With his appearance at this week's COP26 climate summit, it's time to lay off Al Gore and at least grudgingly recognize how consistently right he's been.

Peter Dykstra is our weekend editor and columnist and can be reached at pdykstra@ehn.org or @pdykstra.

His views do not necessarily represent those of Environmental Health News, The Daily Climate, or publisher Environmental Health Sciences.

Banner photo credit: Al Gore delivers speech denouncing the construction of the Atlantic Coast Pipeline in 2019. (Credit: VCU Capital News Service/Katja Timm)

Food, feed and fuel: global seaweed industry could reduce land needed for farming by 110m hectares, study finds

Scientists identify parts of ocean suitable for seaweed cultivation and suggest it could constitute 10% of human diet to reduce impact of agriculture.

Sunrise in the woods

Get our Good News newsletter

Get the best positive, solutions-oriented stories we've seen on the intersection of our health and environment, FREE every Tuesday in your inbox. Subscribe here today. Keep the change tomorrow.

When will we hit peak fossil fuels? Maybe we already have

Kingsmill Bond, energy analyst and author, describes the circumstances that hastened the transition of the electricity sector—plus four reasons he’s optimistic about our planet’s future.

Google empowered climate crisis deniers
Steve Rhodes/Flickr

Google let Daily Wire advertise to climate crisis deniers, research shows

Exclusive: Data shared by the Center for Countering Digital Hate shows that Ben Shapiro’s news site paid for climate crisis denial search term ads.

greenwashing in fashion
UK in Italy/Flickr

'Vegan,' 'sustainable': How to spot greenwashing in fashion

Virtuous proclamations and campaigns from clothing brands can often amount to greenwashing, or in some cases, “clearwashing,” where the information doesn’t tell consumers much.
heavy metals in baby food
pixydust8605/Flickr

How do heavy metals like lead get in baby food?

The problem begins at the farm where plants draw toxins from the soil. There’s no washing them away.

A copper mine could advance green energy but scar sacred land

Tribal groups are fighting an Arizona project whose backers say increasing the supply of copper, crucial to batteries, would reduce fossil-fuel use.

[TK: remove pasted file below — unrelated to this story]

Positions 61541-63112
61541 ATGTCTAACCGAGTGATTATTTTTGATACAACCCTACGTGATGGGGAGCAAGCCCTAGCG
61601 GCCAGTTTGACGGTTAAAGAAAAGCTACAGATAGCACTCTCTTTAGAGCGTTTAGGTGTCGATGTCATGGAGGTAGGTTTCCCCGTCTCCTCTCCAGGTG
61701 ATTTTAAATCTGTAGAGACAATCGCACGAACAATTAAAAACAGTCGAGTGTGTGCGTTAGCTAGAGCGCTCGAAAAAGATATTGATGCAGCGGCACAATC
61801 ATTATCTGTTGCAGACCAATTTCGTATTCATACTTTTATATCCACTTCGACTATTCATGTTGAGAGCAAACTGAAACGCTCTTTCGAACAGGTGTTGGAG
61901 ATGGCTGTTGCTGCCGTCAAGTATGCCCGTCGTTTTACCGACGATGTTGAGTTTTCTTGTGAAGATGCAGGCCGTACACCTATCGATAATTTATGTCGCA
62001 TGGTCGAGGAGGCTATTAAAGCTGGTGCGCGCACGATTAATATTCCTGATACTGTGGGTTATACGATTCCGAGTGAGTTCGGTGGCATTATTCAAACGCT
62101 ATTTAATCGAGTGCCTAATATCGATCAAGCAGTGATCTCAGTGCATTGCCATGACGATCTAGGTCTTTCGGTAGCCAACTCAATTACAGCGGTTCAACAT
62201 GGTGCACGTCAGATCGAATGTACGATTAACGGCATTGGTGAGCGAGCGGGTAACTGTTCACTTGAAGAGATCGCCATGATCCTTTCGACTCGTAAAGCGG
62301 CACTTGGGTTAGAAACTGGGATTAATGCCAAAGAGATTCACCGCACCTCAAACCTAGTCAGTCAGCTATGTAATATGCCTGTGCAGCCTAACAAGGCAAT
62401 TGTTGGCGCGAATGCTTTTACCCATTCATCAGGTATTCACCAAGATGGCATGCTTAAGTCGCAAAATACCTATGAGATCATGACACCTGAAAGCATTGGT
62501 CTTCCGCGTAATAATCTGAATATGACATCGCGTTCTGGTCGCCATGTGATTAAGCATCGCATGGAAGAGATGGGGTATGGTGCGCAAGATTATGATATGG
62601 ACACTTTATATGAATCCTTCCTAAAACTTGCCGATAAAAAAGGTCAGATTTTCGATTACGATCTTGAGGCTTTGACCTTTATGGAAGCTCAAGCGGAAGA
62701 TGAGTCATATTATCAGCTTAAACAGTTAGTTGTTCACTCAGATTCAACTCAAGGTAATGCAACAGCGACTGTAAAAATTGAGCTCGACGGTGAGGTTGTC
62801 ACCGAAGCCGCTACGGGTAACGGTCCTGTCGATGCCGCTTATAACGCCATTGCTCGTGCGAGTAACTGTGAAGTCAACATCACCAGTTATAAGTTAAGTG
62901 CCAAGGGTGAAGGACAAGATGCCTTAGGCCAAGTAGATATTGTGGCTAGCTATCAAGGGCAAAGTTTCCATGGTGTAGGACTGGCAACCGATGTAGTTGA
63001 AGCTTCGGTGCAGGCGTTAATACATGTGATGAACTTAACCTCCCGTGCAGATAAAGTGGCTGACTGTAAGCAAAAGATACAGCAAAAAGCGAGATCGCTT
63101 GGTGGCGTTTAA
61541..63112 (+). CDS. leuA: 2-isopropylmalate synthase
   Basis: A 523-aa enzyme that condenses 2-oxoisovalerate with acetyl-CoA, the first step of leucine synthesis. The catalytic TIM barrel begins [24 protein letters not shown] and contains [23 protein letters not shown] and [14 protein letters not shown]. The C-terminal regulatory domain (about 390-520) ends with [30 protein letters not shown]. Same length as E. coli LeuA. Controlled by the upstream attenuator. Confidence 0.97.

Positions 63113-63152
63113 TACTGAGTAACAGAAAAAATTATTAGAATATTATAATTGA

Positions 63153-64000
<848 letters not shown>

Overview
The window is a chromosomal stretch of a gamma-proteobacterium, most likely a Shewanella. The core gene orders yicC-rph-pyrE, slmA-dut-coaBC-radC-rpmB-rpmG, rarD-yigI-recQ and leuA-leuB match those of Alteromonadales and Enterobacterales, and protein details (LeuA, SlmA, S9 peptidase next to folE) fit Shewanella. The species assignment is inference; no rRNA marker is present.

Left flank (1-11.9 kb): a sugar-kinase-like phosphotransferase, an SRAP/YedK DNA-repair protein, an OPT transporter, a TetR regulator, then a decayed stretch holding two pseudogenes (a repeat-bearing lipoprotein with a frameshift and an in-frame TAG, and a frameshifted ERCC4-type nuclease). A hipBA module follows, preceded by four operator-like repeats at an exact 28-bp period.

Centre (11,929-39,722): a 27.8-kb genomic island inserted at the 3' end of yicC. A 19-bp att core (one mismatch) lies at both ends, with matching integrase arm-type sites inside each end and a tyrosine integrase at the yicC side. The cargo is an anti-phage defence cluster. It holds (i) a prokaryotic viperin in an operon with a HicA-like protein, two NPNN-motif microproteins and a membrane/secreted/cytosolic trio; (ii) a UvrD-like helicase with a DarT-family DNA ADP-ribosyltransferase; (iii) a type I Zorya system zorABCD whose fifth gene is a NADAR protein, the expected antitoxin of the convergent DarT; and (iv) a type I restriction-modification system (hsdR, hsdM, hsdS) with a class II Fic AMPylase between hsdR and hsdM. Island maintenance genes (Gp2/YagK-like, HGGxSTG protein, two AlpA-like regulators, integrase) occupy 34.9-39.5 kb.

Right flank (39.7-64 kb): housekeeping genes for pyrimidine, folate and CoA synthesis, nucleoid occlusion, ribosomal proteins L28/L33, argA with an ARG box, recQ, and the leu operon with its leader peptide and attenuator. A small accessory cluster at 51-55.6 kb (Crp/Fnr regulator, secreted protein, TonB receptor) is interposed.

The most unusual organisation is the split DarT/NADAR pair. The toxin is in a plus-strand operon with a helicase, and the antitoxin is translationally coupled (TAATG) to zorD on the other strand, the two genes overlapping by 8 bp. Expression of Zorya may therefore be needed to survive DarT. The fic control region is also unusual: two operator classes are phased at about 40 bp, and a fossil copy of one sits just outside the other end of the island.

As the Colorado River shrinks, Washington prepares to spread the pain

The seven states that rely on the river for water are not expected to reach a deal on cuts. It appears the Biden administration will have to impose reductions.
From our Newsroom
oil and gas wells pollution

What happens if the largest owner of oil and gas wells in the US goes bankrupt?

Diversified Energy’s liabilities exceed its assets, according to a new report, sparking concerns about whether taxpayers will wind up paying to plug its 70,000 wells.

Paul Ehrlich

Paul Ehrlich: A journey through science and politics

In his new book, the famous scientist reflects on an unparalleled career on our fascinating, ever-changing planet.

oil and gas california environmental justice

Will California’s new oil and gas laws protect people from toxic pollution?

California will soon have the largest oil drilling setbacks in the U.S. Experts say other states can learn from this move.

popular stories 2022

Our 5 most popular reads from 2022

A corpse, woodworking dangers, plastic titans ... revisit the stories that stuck with our readers this past year.

Pittsburgh environmental

What I learned reporting on environmental health in Pittsburgh in 2022

For a lot of people, 2022 felt like the first “normal” year since 2020. It didn’t for me.

Stay informed: sign up for The Daily Climate newsletter
Top news on climate impacts, solutions, politics, drivers. Delivered to your inbox week days.